EGU General Assembly 2023
© Author(s) 2023. This work is distributed under
the Creative Commons Attribution 4.0 License.

Rapid gas measurements in volcanic plumes with UAVs: online and offline measurements of various trace gases with light UAVs

Niklas Karbach1, Bastien Geil1, Jonas Blumenroth1, Heiko Bozem1, Christian von Glahn1, Peter Hoor1, Nicole Bobrowski2, and Thorsten Hoffmann1
Niklas Karbach et al.
  • 1Johannes Gutenberg University, Mainz, Germany
  • 2Heidelberg University, Germany and INGV Catania, Italy

To protect people and infrastructures in the immediate vicinity of active volcanoes, monitoring the gas composition of the emitted plume is crucial. In order to react quickly to sudden changes in this composition, frequent measurements are key, as different ratios like the halogen/sulfur or the CO2/SO2 ratio can give hints on changing volcanic activity due to their different solubility in magma.   

However, monitoring the chemical composition of the volcanic plume is not an easy task, especially since stationary ground-based gas monitoring stations do not always measure the concentration in the plume, only under certain meteorological conditions, and remote sensing methods are not available for all gases of interest. In this case, human interaction is required to move the measurement equipment to the location of interest, which is close to the active vent. Not only does this pose a serious health risk, it is also burdensome, as the researcher must climb the volcano, take the measurements, climb back down, and analyze the results. This lengthy procedure can be sped up and facilitated by using lightweight drones to take the measurements. Sensors and various other instruments, such as miniaturized alkaline traps or impregnated syringe filters that employ an electrophilic addition to a double bond to selectively absorb halogen species in the oxidation states -1, ±0 and +1, can be mounted on the drone and controlled via a radio link to a ground station. The online results can then be used during the flight to locate the plume to ensure efficient sampling with the absorbers. The landing site of the drone is usually located far away from active vents, which significantly reduces health hazards and speeds up the process.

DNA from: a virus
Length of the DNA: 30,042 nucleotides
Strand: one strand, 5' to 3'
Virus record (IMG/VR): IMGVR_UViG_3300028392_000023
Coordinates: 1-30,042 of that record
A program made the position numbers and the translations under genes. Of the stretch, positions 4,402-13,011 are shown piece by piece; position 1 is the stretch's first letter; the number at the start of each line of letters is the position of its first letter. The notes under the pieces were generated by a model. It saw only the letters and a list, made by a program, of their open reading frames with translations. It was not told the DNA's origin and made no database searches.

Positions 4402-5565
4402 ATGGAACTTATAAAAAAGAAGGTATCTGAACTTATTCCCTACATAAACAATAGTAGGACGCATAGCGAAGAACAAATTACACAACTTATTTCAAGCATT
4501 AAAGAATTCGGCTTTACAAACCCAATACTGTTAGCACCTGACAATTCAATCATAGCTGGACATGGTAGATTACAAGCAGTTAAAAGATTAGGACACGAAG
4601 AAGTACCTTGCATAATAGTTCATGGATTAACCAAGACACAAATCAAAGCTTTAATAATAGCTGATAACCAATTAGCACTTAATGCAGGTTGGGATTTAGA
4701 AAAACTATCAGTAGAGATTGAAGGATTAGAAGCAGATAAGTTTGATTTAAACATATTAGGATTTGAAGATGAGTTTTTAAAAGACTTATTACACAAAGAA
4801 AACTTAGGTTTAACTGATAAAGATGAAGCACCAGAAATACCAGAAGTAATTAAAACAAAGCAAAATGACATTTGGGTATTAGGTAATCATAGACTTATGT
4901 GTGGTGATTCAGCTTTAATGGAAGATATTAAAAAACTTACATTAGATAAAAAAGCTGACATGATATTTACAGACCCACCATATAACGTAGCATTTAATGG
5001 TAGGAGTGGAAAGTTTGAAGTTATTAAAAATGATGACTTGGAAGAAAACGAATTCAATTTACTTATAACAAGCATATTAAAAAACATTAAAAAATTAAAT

This poster presents such a drone with its advanced sensor system and absorbers for the determination and quantification of CO2, SO2, acidic gases and halogen species and its deployment during a measurement campaign on Etna in July 2022.

How to cite: Karbach, N., Geil, B., Blumenroth, J., Bozem, H., von Glahn, C., Hoor, P., Bobrowski, N., and Hoffmann, T.: Rapid gas measurements in volcanic plumes with UAVs: online and offline measurements of various trace gases with light UAVs, EGU General Assembly 2023, Vienna, Austria, 24–28 Apr 2023, EGU23-7516,, 2023.

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